Interview with Victory Crayne, Independent
Hey! Hey! To all of you out there in fiction
land. This month's article is meant to "open
a door" to those of you who might be seeking
outside assistance to improve or polish your
This interview has a great deal of "nuts and
bolts,' explaining how you should analyze your
manuscript. It's not often a novice writer can
get some FREE advise directly from an editor.
Victory has helped hundreds of writers in the
past twelve years. So, take a few minutes to
read what she has to say.
What is an independent editor?
Victory Crayne: An editor who works
directly for the writer, not the publishing
Mike: Why should a writer use an independent
Victory: They are very skilled at helping
writers improve their manuscripts. A novice
storyteller tends to make many mistakes while
writing their first novel. An experienced editor
can take a "so, so story" and turn it into a
more finely tuned, interesting and sellable
Today, due to the horrendous number of manuscript
submissions forwarded to agents and publishers,
they look for any excuse to "give it a pass,"
which often results in it being rejected. So,
to avoid this happening, it's very important
that a manuscript be professionally prepared
and edited. This also means everything leading
up to the manuscript, such as: the query or
cover letter, book proposal, and synopsis.
With the present economy and the decline of
book sales, agents and publishers are looking
for manuscripts that don't require a great deal
of time and money to get them to the marketplace.
Mike: Whom have you worked for as an editor?
Victory: I've been an editor for Behler
Mike: Wow! If my memory serves me correctly,
they're members of the Publishing Marketing
Association and Independent Book Publishers
Association. They publish high quality literature
and their books are available through Baker
& Taylor and Brodart. Both companies are known
worldwide for the quality products.
Mike: What other literary entities have
you been associated with?
Victory: I'm the past president of the
Southern California Writers Association and
am the current president of the SFNovelist.com,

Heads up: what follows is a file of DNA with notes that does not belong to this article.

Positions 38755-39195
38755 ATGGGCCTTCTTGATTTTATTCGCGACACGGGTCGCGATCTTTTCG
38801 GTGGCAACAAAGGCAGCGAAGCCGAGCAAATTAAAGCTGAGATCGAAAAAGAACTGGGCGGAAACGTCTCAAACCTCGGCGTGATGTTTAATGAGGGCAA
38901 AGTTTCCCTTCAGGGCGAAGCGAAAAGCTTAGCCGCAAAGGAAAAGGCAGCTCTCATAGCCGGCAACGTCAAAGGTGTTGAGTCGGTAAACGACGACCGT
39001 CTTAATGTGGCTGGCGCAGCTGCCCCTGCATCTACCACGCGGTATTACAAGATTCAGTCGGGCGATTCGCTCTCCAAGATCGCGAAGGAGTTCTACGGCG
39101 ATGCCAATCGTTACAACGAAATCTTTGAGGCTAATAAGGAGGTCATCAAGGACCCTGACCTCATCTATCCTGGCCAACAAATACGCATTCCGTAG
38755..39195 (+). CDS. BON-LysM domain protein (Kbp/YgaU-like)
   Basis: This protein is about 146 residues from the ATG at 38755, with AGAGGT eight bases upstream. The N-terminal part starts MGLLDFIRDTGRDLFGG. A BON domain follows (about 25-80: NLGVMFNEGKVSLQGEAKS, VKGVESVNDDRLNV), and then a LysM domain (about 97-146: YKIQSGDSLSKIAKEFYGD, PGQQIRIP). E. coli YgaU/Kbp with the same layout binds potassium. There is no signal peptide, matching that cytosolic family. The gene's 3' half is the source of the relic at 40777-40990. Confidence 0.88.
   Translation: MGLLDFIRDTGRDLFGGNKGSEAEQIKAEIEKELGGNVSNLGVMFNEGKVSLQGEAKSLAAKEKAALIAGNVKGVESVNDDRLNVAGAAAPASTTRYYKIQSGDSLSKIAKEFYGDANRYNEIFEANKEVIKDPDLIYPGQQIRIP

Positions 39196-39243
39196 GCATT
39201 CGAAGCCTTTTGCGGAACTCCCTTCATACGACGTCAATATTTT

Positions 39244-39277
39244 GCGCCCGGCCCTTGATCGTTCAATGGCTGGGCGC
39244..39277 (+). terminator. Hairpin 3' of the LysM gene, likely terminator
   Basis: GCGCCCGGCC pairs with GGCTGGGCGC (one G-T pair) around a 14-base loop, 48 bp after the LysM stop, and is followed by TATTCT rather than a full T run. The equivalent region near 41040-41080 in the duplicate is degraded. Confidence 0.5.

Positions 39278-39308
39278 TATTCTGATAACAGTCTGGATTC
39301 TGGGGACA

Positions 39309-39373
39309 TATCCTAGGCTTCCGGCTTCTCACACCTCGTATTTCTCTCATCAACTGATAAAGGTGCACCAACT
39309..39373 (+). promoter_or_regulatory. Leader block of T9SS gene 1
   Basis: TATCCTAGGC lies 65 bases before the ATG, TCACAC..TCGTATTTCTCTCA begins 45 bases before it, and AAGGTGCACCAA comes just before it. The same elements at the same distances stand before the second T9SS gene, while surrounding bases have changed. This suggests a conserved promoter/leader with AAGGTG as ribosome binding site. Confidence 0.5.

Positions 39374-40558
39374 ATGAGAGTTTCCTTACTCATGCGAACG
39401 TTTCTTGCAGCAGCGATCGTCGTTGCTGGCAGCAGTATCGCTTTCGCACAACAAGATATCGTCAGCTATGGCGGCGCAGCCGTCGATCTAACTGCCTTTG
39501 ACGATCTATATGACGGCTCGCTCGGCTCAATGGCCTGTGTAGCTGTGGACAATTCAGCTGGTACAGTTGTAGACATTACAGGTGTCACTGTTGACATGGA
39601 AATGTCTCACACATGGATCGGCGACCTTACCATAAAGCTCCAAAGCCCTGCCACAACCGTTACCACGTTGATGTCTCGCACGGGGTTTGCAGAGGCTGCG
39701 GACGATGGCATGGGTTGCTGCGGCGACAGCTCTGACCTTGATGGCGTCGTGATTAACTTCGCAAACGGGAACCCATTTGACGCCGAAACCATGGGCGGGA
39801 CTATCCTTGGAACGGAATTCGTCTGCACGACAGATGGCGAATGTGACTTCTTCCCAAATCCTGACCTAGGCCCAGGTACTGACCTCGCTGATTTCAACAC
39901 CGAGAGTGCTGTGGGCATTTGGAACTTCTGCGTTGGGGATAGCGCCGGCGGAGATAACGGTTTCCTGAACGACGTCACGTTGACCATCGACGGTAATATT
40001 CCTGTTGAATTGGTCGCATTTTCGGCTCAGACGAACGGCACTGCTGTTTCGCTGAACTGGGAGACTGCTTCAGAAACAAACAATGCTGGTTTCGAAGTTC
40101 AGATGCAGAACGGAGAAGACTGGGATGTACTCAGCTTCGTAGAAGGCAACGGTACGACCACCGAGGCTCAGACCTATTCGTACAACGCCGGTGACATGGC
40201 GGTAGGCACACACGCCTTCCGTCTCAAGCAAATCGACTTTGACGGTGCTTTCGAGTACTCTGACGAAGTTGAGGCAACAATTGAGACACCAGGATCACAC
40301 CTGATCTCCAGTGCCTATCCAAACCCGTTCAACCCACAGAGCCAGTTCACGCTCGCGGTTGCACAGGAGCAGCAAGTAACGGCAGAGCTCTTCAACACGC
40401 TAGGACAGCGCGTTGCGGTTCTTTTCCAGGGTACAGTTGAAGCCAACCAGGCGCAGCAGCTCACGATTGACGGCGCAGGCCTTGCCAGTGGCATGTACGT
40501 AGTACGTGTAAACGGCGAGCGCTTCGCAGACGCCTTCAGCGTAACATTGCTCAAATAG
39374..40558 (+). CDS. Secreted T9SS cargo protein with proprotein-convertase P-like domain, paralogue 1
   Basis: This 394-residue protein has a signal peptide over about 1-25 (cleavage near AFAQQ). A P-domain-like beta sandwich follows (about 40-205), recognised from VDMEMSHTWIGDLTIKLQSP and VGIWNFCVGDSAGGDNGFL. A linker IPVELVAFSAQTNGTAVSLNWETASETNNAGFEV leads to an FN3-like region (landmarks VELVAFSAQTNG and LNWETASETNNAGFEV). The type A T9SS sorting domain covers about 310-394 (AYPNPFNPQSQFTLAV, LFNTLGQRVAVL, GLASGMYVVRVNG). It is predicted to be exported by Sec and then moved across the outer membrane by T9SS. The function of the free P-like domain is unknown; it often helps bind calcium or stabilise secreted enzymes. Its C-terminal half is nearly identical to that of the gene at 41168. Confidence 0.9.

a critique group for science fiction writers.
I'm also a member of Spawn (Small Publishers,
Artists and Writers Network).
Mike: Why do you think most writers write
three or four novels before getting published?
Victory: Let me try to explain it this
way: A novice writer gets an idea for a story,
quite possibly from a real life experience,
and rushes to write pages. In their haste, they
don't take the time to realize that a book consists
of a beginning, a middle and an end, and that
careful study should go into developing the
plot and characters of their story.
Thinking they have finished the Great American
Novel, novice writers forward their rough work
to agents or publishers. They wait and usually
the results are a rejection. They often repeat
the same process many times. After a while,
it finally dawns on them that they need professional
Mike: Victory, are you also a writer?
Victory: Yes. I've written two novels.
Mike: Were they published?
Victory: No, not yet. But, I've written
dozens of short stories, a few of which have
won contests. I've also written articles on
how to craft good fiction.
Mike: I understand that you are a guest
speaker for writers' groups?
Victory: Yes. I have several dates pending
for the coming year.
Mike: At these events, what is the most
frequent question you get asked?
Victory: It's not always asked in the
same way, but it comes down to "How can a writer
capture a reader's attention in the first few
pages and make them want to keep turning pages?"
Mike: And your answer is?
Victory: Start the story just before
or during a crisis, which should present a hint
of a conflict. Introduce the story's protagonist
and begin using dialogue as soon as possible.
What it boils down to is creating "tension."
That's what the reader wants and that's what
Create a potent struggle between the protagonist
and the antagonist. Don't be afraid to interject
their strengths and weaknesses. Shape their
characters carefully, sometimes allowing fear
to be part of their physical make-up or personalities.
Don't be afraid to place the hero or heroine
in peril. Remember, "tension" is the key to
keeping a reader turning pages.
A lot of energy and time went into creating
"your story." Be sure to place emphasis on where
the story takes place and enter into the plot
real problems that people face in their lives.
In another words, try to get the reader to relate
to something in the story. This helps to bind
the reader to the story.
Mike: Last, but not least, what do you think
is the biggest mistake novice writers make?
Victory: Ha! It basically comes down
to punctuation and the proper use of the English
language. These are two of the best reasons
why a novice writer should get professional
help right from the very beginning, or should
I say, at the end of their first novel, before
they submit it to an agent or publisher.
Mike: Well, this interview has been most
interesting. I thank you for your candor and
Victory: If your readers have any questions,
they can email me at
firstname.lastname@example.org. If they visit my website,
Victory Page for Fiction Writers, they'll
find a wide range of resources for writers to
go with more information about me and the services
I can offer them.